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when we think about grape and famous, i will always think about it within the confinement of the whole. right. but the moment we made the business issue in economic issue, we're ultimately saying that the continuous subjugation and violation of women number one cuts the south african economy between 20 and 40000000 rand annually. right. and that also means that part of our active part of our mobilization and advocacy requires as to make structural changes. it looks like you had something to 100 was in it need systemic change. if you just bringing change on one says this, that's of this is widespread. and in order for structural change to take place and the most effective change that goes, it needs to be systemic. it needs to be institutionalized. so only addressing every level of the problem. yes, 100 percent fair. you started climate warriors and you're a part of the collective movements. tell me what collective movement is and what
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work you do with it. so the connector is a youth delayed into sectional climate group and we aim to achieve crime and justice through social justice and vice versa. so it's a group of young activists and recently our kids will be on social media and online because of the pad demick. so this year we working on climate change through a patent african context. so interviewing or having discussions with activists from uganda and kenya, and just broadening our perspective on climate change and how the policy making takes place in different areas around the world and different challenges. and coming up with solutions and then also spreading awareness and advocating and pushing forward the climate just as chartered movement to educators. many people on the climate change issue and exposing the intersectionality needed and bringing about inclusive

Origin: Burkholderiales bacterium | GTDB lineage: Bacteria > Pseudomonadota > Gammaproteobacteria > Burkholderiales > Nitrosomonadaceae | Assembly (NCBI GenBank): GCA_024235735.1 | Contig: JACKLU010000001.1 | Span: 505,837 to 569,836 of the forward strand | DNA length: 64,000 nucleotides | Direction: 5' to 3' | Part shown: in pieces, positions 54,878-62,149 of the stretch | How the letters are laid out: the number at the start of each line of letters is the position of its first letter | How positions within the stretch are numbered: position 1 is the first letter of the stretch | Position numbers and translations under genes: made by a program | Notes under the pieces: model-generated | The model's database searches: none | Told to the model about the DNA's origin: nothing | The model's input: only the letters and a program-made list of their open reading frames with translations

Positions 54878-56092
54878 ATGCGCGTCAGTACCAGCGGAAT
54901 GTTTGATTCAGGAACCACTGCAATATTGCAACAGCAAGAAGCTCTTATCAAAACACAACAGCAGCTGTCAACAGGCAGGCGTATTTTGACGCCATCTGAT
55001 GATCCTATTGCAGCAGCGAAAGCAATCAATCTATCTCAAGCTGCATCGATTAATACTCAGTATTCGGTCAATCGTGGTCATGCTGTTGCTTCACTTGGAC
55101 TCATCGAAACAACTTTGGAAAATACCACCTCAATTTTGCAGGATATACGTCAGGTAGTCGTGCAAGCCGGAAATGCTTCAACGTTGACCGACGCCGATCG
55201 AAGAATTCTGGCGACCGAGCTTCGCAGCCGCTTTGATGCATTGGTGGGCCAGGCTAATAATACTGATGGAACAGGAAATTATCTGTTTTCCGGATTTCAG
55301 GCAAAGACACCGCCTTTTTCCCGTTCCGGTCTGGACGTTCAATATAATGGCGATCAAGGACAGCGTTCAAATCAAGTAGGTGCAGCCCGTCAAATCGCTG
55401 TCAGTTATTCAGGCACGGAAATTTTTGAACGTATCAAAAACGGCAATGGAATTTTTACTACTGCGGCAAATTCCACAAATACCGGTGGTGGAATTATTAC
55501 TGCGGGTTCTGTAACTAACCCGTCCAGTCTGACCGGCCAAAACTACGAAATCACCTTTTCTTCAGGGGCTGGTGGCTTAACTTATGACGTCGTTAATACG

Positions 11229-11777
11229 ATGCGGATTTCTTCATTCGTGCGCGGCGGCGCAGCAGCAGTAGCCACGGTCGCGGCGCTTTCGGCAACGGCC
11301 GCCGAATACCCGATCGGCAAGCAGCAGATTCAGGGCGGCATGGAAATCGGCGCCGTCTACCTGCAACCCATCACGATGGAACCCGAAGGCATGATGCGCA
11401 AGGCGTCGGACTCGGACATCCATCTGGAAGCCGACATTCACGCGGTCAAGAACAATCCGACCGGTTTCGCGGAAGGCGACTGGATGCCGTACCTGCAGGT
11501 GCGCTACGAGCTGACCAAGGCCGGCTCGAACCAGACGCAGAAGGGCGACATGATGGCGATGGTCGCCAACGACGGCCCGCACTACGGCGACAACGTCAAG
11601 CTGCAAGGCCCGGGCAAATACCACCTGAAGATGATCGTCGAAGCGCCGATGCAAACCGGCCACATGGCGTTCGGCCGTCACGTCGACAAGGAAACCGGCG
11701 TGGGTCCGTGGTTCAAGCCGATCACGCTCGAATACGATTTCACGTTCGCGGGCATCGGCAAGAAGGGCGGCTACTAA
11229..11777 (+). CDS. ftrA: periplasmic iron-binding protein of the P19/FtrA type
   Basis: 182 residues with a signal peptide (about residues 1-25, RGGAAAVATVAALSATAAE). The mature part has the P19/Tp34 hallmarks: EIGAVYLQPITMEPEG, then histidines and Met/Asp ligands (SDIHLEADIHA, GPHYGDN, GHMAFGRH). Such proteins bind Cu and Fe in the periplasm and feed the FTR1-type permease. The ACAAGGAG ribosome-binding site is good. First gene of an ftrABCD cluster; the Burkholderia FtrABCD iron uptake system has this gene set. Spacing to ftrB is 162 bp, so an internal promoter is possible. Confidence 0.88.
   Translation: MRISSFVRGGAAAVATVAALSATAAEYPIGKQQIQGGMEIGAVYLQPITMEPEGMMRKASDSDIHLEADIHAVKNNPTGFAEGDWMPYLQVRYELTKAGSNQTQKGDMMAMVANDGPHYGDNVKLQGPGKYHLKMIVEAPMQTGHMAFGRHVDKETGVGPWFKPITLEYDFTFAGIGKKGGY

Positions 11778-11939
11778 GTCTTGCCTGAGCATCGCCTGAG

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a t with in the time and justice movement. why do you think specifically in the south african context that climate justice has taken a backseat to other issues such as, you know, the ones that get and i were talking about? so i think in the past, obviously if you looking at their pre democratic south africa where people are fighting again so paul said redeem and fighting for liberation. come a change, understandably so is going to take a backseat. when you fight him to be free in your own country. but if you looking at a post, a politics, africa will be living in a democracy. i think there's a huge sense of apathy from those impala that firstly, people empower putting a puppet before the people. we living in, we stuck in this capitalist mindset. another issue is the climate literacy rates in south africa, extremely low, and that comes down to an educational issue. so apathy and the lack of climate
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literacy call it. what do you think? the intersections between climate, justice and the other kinds of justice that you know your work strive really interesting. hey, i really like the fact that you know, preaching climate justice with social justice. and i think for large, you know, for a long time we've thought about climate just as a stand alone kind of struggle. you know, it's like sitting in the corner and nobody really wants to deal with it. but what has been very important and has been quite a big eye opener for me myself as a, as a feminist, is the work we've been doing in formal settlements. and how, when you spoke about literacy, environmental literacy. how, you know, we're still struggling to make the connections a community they will between the environment and social justice claim example. one of the communities that be working is called cuff, that a parking formal settlement for water and sanitation breakdown in infrastructure. and just listening to you can already see, you know,